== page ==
the icing and the hundred and thousands.
The toppings on the cake of British road cycling have just been piling up this year, with Bradley Wiggins adding the Olympic time trial gold yesterday.
Starting from when Wiggins broke his collar bone in last years Tour de France there’s been Mark Cavendish’s numerous stage wins, including his hat trick on the Champs-Elysees, giving him the green jersey. Then Wiggins and Chris Froome were on the podium for the Vuelta a España – Froome second, Wiggins third – then Cavendish was lead to the World road race title – Wiggins coming second in the World time trial, in 2011.
In 2012 then Wiggins reels off the Paris–Nice, Tour de Romandie and Critérium du Dauphiné then wins the Tour De France with Froome second during which British riders won 7 out of the 21 stages including Cav’s fourth straight on the Champs.
And now Wiggins has topped that by becoming Olympic time trial gold medallist with Chris Froome picking up bronze on the streets around Hampton Court. Or
that castle as it was described in another classic Wiggins’ interview.
It’s unprecedented for British cycling but also what Wiggins has achieved this year alone in unprecedented for all cycling. As I’ve posted before no cyclist before had won the trio of stage races before in one season, so none have done that and then done the Tour. But only one previous winner of the Tour has won Olympic gold on the road, Miguel Indurain, and he didn’t do it in the same year.
Was it a one horse race? Well pretty much. from very, very early on it was obvious that the medals were, barring accidents or external influences – such as the sad case of Luis León Sánchez whose chain snapped before he’d even crossed the start line and he suffered another set back later on, eventually being passed by a couple of riders that started behind him.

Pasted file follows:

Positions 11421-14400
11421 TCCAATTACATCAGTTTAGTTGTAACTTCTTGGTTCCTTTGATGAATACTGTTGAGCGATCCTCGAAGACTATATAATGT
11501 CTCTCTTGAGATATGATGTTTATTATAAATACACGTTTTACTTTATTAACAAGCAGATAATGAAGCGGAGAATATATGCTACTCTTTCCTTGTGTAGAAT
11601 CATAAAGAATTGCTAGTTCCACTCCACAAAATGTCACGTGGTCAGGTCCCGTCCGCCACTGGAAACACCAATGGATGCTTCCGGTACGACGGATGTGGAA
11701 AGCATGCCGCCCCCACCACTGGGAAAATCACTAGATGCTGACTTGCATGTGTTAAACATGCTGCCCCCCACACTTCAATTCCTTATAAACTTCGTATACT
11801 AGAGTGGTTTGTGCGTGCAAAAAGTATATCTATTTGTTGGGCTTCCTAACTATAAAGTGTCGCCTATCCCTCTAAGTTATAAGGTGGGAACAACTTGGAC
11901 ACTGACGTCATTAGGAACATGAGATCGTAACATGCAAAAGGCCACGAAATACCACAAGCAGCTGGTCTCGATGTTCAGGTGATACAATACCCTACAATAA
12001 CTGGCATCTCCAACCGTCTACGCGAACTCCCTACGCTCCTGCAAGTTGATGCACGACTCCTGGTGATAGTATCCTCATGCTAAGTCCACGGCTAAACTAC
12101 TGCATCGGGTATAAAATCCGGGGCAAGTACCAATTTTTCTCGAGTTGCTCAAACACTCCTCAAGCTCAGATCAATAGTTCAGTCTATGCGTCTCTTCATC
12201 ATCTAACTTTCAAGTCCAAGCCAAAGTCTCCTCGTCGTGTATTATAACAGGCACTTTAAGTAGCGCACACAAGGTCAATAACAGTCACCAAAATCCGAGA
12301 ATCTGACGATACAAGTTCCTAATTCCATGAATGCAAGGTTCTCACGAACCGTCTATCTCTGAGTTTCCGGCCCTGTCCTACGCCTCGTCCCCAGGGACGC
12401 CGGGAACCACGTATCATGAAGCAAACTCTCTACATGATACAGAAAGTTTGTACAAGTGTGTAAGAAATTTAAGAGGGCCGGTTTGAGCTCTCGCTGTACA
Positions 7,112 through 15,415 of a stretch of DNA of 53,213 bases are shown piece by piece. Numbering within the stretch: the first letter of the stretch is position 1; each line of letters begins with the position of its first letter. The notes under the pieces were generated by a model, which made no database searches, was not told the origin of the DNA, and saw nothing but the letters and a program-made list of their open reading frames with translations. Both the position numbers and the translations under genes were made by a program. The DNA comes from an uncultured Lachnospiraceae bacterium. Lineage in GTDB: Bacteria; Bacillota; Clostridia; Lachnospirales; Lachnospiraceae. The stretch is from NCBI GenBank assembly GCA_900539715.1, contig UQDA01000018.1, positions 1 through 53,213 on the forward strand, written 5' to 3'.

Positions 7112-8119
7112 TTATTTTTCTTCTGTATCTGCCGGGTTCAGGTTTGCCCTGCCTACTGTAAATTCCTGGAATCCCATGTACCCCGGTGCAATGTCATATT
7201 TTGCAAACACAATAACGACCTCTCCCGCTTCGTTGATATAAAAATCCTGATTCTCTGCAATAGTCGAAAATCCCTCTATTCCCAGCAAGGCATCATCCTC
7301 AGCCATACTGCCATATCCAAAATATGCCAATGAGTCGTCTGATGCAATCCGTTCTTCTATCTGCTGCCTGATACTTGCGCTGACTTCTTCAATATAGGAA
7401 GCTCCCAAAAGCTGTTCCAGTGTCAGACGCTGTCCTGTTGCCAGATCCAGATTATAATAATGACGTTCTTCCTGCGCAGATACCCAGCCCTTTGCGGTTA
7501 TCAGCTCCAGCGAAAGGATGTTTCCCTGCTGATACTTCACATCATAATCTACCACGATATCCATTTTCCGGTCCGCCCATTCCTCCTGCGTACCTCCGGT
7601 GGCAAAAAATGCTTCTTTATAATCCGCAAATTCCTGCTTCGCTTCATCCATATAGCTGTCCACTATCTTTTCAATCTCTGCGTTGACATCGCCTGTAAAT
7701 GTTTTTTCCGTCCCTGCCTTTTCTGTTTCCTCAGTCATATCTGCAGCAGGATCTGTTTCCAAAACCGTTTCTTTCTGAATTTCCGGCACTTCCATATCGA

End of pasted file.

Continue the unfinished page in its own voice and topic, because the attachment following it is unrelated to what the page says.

It was Bradley, Froome and the German Tony Martins who had really beaten Wiggins in last year’s World Championship by a minute and a half. But Bradley hasn’t been beaten on a proper long time trial this year, finished second in a couple of shorter ones, but none when he can pace himself like this slowly building up from being 5 seconds behind Martins at the first time split to being 42 seconds when it counted.
There wasn’t the punch in the air as with the final time trial of the Tour when Wiggins knew it was won, he seemed not to know what the situation was with the only man left on the circuit who could possibly take the gold away from him. But Fabian Cancellara was struggling and Wiggins time had already passed with the Swiss some distance away from the finish, which he crossed over 2 minutes down. The crash in the road race, in which he badly injured his a bruised elbow, hip, pelvis and shoulder, clearly having an effect as he looked seriously pained when being treated later. Again it shows what cyclist put themselves through, though in poor condition he was determined to defend his Olympic title.
The finish line pretty much summed up Wiggins performance as with Cancellara, Martin was breathing heavy and taking on fluids while Wiggins barely looked troubled. Fresh as a daisy as he searched out his family and then took a sort of lap of honour in front of the great crowds the road racing has attracted.
He even looked cool on those stupid Beckham style thrones that the leaders had to sit on. Thankfully Lesley Garrett wasn’t there to spoil the end of proceedings.
Taking his medal tally up to 7 with his fourth gold, most by any Brit. Shoo-in for the Sports Personality of the year and inspiration for Chris Hoy (if he needed any) to surpass that in the velodrome over the next few days.